A railway vehicle emblazoned with the Lafarge logo (Sherpa)
BEIRUT – The French multinational cement company Lafarge will face charges of complicity in crimes against humanity, the Paris Court of Appeals confirmed last week. It is the first time worldwide that a company, as a legal entity, is being charged with complicity in crimes against humanity, piercing longstanding corporate impunity that goes beyond the Syrian conflict.
Between 2012 and 2014, the French multinational allegedly paid 13 million euros to armed groups in Syria, among them the Islamic State (IS), to keep their cement factory in Jalabiya, northeastern Syria, operating. Lafarge is accused of buying raw materials from armed groups and paying IS to allow Syrian workers to cross through checkpoints. The company announced its withdrawal from Syria only when IS fighters took over the factory in September 2014.
The case against Lafarge was originally filed in 2016 but was delayed by multiple appeals and a lengthy investigation process. Lafarge—which later merged with a Swiss firm—is also charged with violating an embargo, financing terrorism and deliberately endangering the lives of its employees in Syria.
Mohammad is one of these employees. The Damascene engineer worked at Lafarge in Syria between 2011 and 2012 and is one of 11 Syrian plaintiffs who joined the legal organizations Sherpa and the European Center for Constitutional and Human Rights (ECCHR) in bringing the case. During those years, kidnappings by armed groups and airstrikes from the Syrian regime became the norm in Manbij—controlled at the time by a range of non-state actors—where Lafarge workers like Mohammad lived. “There was an evacuation plan for foreign staff, for expats, so I asked the security official: ‘You will evacuate expats, what about Syrians?’ He said they didn’t have any plan to evacuate Syrians,” Mohammad said.
In 2012, when Mohammad was working for Lafarge, a group of gunmen kidnapped a manager at the factory. “The group asked for ransom, Lafarge didn’t pay, so his family gathered the money, and he remained kidnapped for a month,” Mohammad recalled. On another occasion, a worker going from Aleppo to the Lafarge site “disappeared at a regime checkpoint.”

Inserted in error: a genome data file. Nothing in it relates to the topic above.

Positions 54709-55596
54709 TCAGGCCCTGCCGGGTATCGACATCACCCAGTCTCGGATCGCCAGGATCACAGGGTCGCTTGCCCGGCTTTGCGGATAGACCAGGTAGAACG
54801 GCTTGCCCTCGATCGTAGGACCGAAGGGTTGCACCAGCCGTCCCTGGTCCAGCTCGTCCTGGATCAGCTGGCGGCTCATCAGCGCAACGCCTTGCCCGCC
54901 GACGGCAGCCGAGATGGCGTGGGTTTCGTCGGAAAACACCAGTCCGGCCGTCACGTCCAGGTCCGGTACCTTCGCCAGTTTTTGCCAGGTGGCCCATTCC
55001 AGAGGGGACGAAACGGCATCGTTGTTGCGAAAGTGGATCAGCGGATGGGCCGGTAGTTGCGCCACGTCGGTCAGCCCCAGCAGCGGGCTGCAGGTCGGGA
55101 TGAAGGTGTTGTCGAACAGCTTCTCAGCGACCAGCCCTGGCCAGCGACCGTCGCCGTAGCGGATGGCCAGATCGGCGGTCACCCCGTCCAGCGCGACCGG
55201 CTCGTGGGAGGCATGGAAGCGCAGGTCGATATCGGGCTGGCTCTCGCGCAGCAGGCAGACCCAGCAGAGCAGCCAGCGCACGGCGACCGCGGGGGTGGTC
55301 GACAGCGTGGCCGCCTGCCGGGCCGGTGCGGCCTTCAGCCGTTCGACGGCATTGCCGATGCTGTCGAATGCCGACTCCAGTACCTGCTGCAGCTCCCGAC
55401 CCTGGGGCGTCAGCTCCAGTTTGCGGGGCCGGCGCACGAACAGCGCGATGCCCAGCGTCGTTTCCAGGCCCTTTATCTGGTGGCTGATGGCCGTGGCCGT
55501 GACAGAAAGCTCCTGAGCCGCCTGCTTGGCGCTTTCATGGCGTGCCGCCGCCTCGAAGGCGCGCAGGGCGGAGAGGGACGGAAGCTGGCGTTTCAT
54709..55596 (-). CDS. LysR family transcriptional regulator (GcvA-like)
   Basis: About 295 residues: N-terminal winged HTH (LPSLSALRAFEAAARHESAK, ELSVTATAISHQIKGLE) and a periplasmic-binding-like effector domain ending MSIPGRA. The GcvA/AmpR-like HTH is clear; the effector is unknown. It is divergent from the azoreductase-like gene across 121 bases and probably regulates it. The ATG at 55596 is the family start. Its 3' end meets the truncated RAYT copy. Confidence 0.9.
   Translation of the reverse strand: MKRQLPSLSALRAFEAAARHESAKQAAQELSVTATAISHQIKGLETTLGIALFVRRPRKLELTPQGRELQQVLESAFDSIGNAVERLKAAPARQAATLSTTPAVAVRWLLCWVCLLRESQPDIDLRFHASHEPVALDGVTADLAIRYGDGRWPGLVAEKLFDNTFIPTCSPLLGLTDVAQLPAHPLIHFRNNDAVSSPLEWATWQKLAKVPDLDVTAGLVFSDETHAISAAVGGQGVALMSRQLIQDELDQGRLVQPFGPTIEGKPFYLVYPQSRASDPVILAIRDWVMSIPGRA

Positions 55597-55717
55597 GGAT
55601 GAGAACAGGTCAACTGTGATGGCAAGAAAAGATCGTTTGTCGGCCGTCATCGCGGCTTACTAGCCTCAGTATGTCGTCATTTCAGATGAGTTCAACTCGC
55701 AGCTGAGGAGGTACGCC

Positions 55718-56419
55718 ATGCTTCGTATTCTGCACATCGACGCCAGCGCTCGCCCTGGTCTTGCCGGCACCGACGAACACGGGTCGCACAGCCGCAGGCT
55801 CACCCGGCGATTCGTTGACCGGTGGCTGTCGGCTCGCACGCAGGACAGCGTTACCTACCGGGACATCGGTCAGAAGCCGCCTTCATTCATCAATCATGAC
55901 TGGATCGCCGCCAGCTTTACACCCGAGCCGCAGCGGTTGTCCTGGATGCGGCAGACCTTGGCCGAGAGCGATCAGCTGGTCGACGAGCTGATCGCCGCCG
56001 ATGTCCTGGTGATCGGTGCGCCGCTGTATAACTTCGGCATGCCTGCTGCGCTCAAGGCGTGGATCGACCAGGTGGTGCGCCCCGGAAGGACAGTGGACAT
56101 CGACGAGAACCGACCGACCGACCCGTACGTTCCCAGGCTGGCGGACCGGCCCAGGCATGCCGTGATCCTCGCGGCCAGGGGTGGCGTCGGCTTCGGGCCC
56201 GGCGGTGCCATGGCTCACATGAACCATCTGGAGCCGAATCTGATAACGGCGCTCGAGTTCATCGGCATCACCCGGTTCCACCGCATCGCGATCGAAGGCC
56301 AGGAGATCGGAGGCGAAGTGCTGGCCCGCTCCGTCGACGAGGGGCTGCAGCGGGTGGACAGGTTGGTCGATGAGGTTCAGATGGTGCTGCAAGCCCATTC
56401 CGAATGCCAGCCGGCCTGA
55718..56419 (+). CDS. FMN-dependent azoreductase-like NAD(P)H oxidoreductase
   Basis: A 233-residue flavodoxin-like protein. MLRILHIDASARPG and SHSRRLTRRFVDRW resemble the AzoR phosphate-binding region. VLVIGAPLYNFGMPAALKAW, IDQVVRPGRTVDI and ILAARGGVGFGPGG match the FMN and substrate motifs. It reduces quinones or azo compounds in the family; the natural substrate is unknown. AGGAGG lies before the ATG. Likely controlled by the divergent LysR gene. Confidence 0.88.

“In Lafarge, they were careless,” Mohammad said.
Mohammad decided to bring his family to safety in Turkey in 2012, and then returned to Manbij to continue working at the factory. Five days later, “the school next to my house was hit by an airstrike from the Syrian regime…I could have died.” The next day, Mohammad told his manager about the shelling and his answer was: “And what do you want me to do?” It was then that Mohammad decided to flee and join his family in Turkey.
He later moved to Germany, where he heard about the initiative to bring a complaint against Lafarge. He became hopeful and decided to join the effort. “I became convinced that the truth will prevail in the end,” he said. “I hope that the case proceeds and those in Lafarge are held accountable in front of the world.”
The investigative phase of the case started five years ago, but it will be months or even years before the trial begins. If Lafarge loses the case, the penalties “can go up to the dissolution of the company or being forbidden from any more business activities,” said Claire Tixeire, Senior Legal Advisor at ECCHR. For the individual managers, any jail sentence would be uncharted legal territory given this is an unprecedented scenario.
Syrian plaintiffs like Mohammad may be eligible to receive economic compensation “if Lafarge is found guilty of deliberately endangering the lives of its Syrian employees,” Tixeire said.
Why is this ‘first’ a breakthrough?
The Lafarge case is the first time that a company itself as a legal entity—and not its managers—is accused of complicity in crimes against humanity.
The French court has specified that “having a commercial purpose, does not prevent them from being complicit in the crimes,” explained Anna Kiefer, Advocacy and Litigation Officer at Sherpa. This means that although Lafarge’s intention when paying money that ended up in the hands of IS members may have not been to support IS activities, they are still accountable.
This is a “win for corporate liability,” Kiefer said, because “it makes it more difficult for these big corporations to hide behind their business activities to escape liability, and they cannot ignore the human rights’s aspect just under the guise of making profit or having a neutral activity.”
“This case sends a signal to all companies that they must clearly assess the extent to which they might contribute to human rights violations because there can be legal consequences,” Tixeire added.
The French ruling is also a breakthrough because the parent company, Lafarge, is being charged for crimes that “took place abroad via a subsidiary,” said Tixeire. Given the evidence that “the parent company took many of the relevant decisions that had to do with the security of their Syrian employees and with the question of the transfer of money to the armed groups, French courts are saying that the parent company has responsibility,” she explained.